Duck Season Death by June Wright

Author: June Wright, with introduction by Derham Groves
Publisher: Verse Chorus Press
Copyright Year: 2015
Review By: Robyn Walton
Book Synopsis:
When someone takes advantage of a duck hunt to murder publisher Athol Sefton at a remote hunting inn, it soon turns out that almost everyone, guests and staff alike, had good reason to shoot him. Sefton’s nephew Charles believes he can solve the crime by applying the traditional “rules of the game” he’s absorbed over years as a reviewer of detective fiction. Much to his annoyance, however, the killer doesn’t seem to be playing by those rules, and Charles finds that he is the one under suspicion

Duck Season Death is set in and around The Duck and Dog Inn near the Murray River in northern Victoria. If like me you find hunting of wildlife repulsive, don’t worry too much about whether this novel will advocate duck-shooting and dwell on the cruel details – it doesn’t. The annual autumn gathering of a motley band of shooters, most of them regulars, is simply the set-up for an Australian version of the classic house-party whodunit.

As an author with a growing familiarity with the publishing scene when she wrote this novel in the mid-1950s, June Wright amuses herself in much the same way J. K. Rowling, writing as Robert Galbraith, does in her second Cormoran Strike novel, The Silkworm, in which the London literary world is portrayed as luridly grotesque. Wright’s primary victim is a widely disliked older man, Athol, the publisher of an Australian literary magazine he regards as an “astringent influence in an uncultured society”. When he is shot dead whilst out shooting ducks, he is in the reluctant company of his nephew Charles, the magazine’s crime fiction reviewer. Charles, “in spite of his absorption in fictional crime”, realises the killing is not accidental. Informed of the death by Charles, the inn-keeper is facetious: “What a bad shot you must be! Or was it with intent? […] Perhaps an enraged author shot Athol by mistake for you.” With his fellow guests equally unsympathetic and the local police sergeant and doctor obtuse, Charles decides he must be the one to investigate, and as you’d expect his approach is to apply what he has learned in crime books. He is not helped by the woman who tells him she reads his reviews but never reads crime fiction.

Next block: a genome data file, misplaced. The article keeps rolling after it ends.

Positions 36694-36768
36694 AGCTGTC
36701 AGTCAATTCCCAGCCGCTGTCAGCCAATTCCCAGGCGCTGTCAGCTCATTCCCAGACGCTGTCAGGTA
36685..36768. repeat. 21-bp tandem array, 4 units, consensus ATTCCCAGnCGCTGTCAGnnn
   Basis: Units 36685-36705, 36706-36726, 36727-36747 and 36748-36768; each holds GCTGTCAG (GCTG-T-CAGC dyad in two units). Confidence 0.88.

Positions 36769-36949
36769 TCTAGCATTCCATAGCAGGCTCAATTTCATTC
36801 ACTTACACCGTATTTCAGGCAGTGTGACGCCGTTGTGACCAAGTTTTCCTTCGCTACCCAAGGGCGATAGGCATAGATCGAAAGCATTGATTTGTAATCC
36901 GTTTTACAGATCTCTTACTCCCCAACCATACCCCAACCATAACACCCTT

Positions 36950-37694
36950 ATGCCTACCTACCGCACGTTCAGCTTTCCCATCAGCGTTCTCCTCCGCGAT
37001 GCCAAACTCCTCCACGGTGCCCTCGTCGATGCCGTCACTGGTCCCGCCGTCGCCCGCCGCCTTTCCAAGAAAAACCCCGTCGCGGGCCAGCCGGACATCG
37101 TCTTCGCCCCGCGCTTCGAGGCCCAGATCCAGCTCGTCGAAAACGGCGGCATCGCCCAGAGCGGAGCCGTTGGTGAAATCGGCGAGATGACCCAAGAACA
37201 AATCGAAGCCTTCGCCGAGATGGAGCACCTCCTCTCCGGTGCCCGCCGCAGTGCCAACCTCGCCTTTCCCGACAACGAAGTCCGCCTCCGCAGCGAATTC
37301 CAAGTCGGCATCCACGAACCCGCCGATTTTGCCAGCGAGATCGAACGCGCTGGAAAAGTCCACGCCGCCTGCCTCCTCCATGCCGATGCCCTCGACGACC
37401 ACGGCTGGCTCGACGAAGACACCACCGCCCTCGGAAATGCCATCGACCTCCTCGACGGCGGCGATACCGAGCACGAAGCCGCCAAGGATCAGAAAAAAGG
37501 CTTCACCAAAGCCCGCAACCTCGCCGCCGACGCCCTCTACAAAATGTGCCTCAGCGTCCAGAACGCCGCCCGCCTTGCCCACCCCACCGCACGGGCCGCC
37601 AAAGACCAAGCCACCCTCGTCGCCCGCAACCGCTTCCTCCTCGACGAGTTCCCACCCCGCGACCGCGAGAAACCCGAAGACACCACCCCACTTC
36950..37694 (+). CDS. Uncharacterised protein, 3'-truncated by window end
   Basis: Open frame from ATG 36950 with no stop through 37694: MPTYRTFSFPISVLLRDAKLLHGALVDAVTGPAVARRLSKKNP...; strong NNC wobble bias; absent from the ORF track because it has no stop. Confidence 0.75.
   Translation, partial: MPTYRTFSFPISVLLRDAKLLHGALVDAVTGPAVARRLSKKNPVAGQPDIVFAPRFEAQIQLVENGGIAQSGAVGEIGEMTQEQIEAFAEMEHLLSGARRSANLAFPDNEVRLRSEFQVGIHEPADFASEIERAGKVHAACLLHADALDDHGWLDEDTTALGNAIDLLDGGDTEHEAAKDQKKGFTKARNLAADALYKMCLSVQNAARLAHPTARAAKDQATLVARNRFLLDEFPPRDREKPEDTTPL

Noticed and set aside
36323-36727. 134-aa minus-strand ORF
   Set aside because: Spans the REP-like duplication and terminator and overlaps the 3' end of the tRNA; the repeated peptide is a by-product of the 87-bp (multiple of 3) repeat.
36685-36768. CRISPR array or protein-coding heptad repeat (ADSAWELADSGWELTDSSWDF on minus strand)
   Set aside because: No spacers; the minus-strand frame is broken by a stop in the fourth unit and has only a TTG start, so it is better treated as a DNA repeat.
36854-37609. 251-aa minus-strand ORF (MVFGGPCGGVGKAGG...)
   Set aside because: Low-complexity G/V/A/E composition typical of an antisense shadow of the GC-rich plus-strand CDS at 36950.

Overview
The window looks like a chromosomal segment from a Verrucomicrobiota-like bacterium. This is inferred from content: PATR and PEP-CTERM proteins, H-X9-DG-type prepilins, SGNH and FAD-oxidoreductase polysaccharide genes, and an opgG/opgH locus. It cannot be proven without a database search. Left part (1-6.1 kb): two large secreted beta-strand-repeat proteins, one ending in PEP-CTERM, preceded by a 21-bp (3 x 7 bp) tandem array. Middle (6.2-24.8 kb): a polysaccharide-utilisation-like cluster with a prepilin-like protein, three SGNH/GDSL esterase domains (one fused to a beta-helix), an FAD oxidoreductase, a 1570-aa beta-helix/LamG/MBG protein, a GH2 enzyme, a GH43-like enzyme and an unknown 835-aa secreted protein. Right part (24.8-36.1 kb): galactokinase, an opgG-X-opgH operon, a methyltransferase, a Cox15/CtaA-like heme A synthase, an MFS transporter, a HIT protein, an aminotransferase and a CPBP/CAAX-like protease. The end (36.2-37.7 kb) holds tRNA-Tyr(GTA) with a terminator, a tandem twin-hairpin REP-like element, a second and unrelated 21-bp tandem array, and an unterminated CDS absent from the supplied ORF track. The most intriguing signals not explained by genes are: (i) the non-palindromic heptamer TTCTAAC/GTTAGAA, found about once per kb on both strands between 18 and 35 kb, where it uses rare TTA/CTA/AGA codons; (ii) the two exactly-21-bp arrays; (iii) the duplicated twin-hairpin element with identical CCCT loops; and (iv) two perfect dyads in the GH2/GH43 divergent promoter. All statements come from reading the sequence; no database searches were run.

Setting up Charles as her bumbling investigator, Wright is able to be self-consciously and wittily explicit about the succession of conventions she is playing around with: the “ill-assorted group weekending at a country house”, the guests so riled by Athol that “everyone was about ripe for murder”, the possibility of the culprit emerging from “this contrived setting”, the risk of “some female” interfering with clues, evidence (the bullet removed from the body) being discarded, a background of threatening notes and phone calls. There is even a suggestion of supernatural happenings, to which Charles shoots back: “There’s been enough breaking of the rules of the game as it is. Vengeful ghosts would be the ruddy limit.”

Each fresh suspicion or outright accusation spawns another, with traditional moral rights and wrongs increasingly displaced and lines of reasoning increasingly convoluted. So, for example, when Charles airs his notion that, years earlier, Athol had killed his wife by poisoning her, sexy model Margot is unsurprised: “She was a dreadful drear, you know, and she held the purse strings. A ghastly thing, but you really can’t blame Athol, can you?” Margot’s callousness leads Charles to the theory that it was Margot who poisoned Athol’s wife, so that Athol would then marry her, but then, with Athol having refused to remarry, it must have been Margot who shot Athol. Soon enough Charles himself is a murder suspect. And in the final chapter it falls to a proper detective to reveal how Charles has been fooled by the real murderer.

With most of the characters unlikeable, all of this play with conventions can become tiresome unless you’re an enthusiast of farce, the crime fiction genre and the postmodern mode – and Wright is certainly a proto-postmodernist. You won’t close the novel feeling cosily satisfied on an emotional level, despite the romantic kiss (”long and efficiently” carried out) at the end, but you may well admire Wright for her skills in plotting and send-up. When Wright submitted this novel to her publisher, three readers recommended rejection, all citing the manuscript’s use of stock crime fiction conventions as a demerit; the cleverness inherent in Wright’s deconstructive enterprise seems to have either escaped them or left them cold. Wright’s alternate title for her manuscript was The Textbook Detective Story. It’s a title which pretty well indicates both the book’s strengths and shortcomings.